Now, less sunlight will be directly related with dampness and rotting, but it will also incur on other expenses, as in order to make a living space out of your basement, you will have to install other sources of light, which will of course incur in higher electrical bills as well.

We already mentioned how these foundations are more expensive; this is due to the more time consuming nature to build them, along with the need of special machinery and tools.

And finally, one small, tiny detail: radon. Odorless, invisible and radioactive. Yes, radioactive. This gas is released naturally from rocks, soil and water and if left uncheck could very easily seep through cracks or holes in the basement walls, and if breathed in high quantities could bring about lung cancer. Fortunately there are radon-resistant building techniques and mitigation systems, but this too, will obviously come at an added cost.

Now, as with every other type of foundation, foundation damage is a reality and can always happen when least expected.

Cracks will always be the most common issues with any type of foundation; in this case the cracks can be patched and waterproofed with masonry sealer. One thing that must be kept in mind at all times is that cracks need to be repaired ASAP. This will prevent them from becoming an active threat to the structural integrity of the house.

Then there’s of course the issue of uneven or sinking concrete of the basement. Slab jacking is one of the methods that might help with this; holes are drilled through the concrete foundation into the sunken spaces below. A mix of soil, cement and natural elements is then injected into this holes, expanding to raise the slab back into place.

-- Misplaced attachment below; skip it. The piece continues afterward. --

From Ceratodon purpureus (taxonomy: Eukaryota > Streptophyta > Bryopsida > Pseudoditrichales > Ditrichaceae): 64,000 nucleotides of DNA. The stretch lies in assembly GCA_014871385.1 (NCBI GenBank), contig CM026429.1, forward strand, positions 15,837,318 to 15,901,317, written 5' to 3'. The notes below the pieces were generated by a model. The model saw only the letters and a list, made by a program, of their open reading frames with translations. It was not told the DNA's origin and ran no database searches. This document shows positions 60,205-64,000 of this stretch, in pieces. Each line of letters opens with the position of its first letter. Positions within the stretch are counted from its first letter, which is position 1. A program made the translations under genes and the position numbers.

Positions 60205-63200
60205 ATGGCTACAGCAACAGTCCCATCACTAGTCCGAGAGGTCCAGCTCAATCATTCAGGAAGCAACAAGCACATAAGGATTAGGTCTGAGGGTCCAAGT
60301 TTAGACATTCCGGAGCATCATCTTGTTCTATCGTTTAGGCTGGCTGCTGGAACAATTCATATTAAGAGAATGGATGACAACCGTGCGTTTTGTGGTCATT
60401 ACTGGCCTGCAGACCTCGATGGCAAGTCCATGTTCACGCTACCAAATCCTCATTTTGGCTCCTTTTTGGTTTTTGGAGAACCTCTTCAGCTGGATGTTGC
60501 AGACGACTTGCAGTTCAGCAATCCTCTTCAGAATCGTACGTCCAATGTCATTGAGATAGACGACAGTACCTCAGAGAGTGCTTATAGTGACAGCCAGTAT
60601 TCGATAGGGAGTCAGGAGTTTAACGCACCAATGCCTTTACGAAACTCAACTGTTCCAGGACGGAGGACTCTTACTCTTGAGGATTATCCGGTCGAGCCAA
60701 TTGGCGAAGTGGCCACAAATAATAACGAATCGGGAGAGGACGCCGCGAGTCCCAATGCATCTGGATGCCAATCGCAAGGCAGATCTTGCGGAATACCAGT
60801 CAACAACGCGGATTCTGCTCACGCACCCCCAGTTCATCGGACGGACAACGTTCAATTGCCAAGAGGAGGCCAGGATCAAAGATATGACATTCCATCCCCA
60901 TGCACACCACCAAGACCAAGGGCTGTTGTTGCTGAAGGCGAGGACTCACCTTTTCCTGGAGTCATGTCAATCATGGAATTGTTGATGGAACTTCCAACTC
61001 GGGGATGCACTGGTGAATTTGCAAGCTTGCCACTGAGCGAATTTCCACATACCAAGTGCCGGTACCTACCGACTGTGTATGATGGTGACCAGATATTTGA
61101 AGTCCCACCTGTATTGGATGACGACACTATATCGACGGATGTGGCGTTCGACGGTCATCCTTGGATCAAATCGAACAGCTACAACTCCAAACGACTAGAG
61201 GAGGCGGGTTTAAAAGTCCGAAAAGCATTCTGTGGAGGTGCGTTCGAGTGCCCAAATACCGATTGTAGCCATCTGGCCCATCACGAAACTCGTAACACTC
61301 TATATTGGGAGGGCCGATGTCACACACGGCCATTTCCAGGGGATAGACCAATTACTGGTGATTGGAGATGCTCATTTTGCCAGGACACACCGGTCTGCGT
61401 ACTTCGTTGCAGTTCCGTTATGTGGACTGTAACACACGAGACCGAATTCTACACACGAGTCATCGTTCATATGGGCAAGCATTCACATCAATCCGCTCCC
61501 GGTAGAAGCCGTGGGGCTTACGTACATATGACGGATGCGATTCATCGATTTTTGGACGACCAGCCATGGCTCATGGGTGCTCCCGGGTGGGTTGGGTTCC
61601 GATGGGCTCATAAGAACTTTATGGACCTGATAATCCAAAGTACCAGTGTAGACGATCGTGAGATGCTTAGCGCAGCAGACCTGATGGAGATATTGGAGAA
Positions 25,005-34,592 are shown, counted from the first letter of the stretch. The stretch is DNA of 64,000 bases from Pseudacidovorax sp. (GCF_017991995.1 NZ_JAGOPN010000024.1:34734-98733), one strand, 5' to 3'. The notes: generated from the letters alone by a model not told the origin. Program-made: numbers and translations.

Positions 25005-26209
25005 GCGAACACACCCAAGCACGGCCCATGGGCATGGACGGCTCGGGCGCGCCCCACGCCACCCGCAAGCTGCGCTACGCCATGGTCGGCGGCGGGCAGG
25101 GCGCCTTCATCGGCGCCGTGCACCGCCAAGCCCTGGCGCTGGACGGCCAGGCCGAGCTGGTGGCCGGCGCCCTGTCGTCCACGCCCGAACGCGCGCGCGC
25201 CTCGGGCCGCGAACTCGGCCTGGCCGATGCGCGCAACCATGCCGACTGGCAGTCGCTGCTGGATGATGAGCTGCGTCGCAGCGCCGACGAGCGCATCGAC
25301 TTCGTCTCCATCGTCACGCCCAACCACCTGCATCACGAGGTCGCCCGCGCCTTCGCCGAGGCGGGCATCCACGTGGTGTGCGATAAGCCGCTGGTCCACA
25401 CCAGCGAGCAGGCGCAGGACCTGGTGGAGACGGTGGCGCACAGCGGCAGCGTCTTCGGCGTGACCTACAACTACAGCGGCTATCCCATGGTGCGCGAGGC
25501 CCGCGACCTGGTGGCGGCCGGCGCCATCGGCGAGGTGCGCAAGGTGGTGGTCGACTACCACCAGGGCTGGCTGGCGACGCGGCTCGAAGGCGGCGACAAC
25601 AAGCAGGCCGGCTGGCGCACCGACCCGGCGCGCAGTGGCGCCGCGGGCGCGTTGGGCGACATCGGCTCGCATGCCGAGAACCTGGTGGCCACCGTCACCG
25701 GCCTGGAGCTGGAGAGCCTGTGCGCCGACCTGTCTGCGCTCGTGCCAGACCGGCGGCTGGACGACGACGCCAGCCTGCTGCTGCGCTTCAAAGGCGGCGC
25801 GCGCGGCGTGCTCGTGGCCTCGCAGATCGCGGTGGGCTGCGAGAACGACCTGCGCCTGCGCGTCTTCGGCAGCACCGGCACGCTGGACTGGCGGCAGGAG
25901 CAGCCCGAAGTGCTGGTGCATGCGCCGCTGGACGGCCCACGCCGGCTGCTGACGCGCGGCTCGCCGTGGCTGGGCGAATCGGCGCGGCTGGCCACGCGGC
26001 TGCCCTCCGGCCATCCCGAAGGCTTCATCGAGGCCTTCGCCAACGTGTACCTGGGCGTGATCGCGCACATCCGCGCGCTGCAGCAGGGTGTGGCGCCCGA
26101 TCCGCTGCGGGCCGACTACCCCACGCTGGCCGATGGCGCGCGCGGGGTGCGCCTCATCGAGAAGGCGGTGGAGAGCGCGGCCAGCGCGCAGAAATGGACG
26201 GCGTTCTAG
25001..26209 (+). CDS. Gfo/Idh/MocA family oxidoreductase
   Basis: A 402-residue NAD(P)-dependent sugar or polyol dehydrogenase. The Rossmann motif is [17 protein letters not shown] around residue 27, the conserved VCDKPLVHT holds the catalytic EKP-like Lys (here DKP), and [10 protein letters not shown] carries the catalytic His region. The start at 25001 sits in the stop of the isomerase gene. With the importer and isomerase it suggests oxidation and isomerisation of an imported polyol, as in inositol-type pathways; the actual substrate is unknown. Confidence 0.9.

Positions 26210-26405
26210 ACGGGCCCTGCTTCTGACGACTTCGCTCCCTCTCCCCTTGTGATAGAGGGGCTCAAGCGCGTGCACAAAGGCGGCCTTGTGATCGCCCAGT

Then there’s another method called piling; it consists of installing concrete piers, steel piers, pressed pilings or bell bottom piers beneath the foundation in order to return it to their original form.

There are also other cases in which, while the concrete slab remains in good conditions, the walls of the basement are so severely damaged than there is no other choice than to tear them down. But how do you go about tearing down the walls of the basement without having the house crumble on top of you? Well, for this we suspend the house using posts or pilings, while we break down and subsequently rebuild the walls. Once they are dry and carefully take away the pilings in order to lay the house back into place.

So, remember, whatever kind of foundation you have for your home it is essential to be on the lookout for any sign of trouble. However, when that happens you will always have us experts at your full disposal! Whether it is for inspections, repairs or additional services, you and your home will not regret calling us.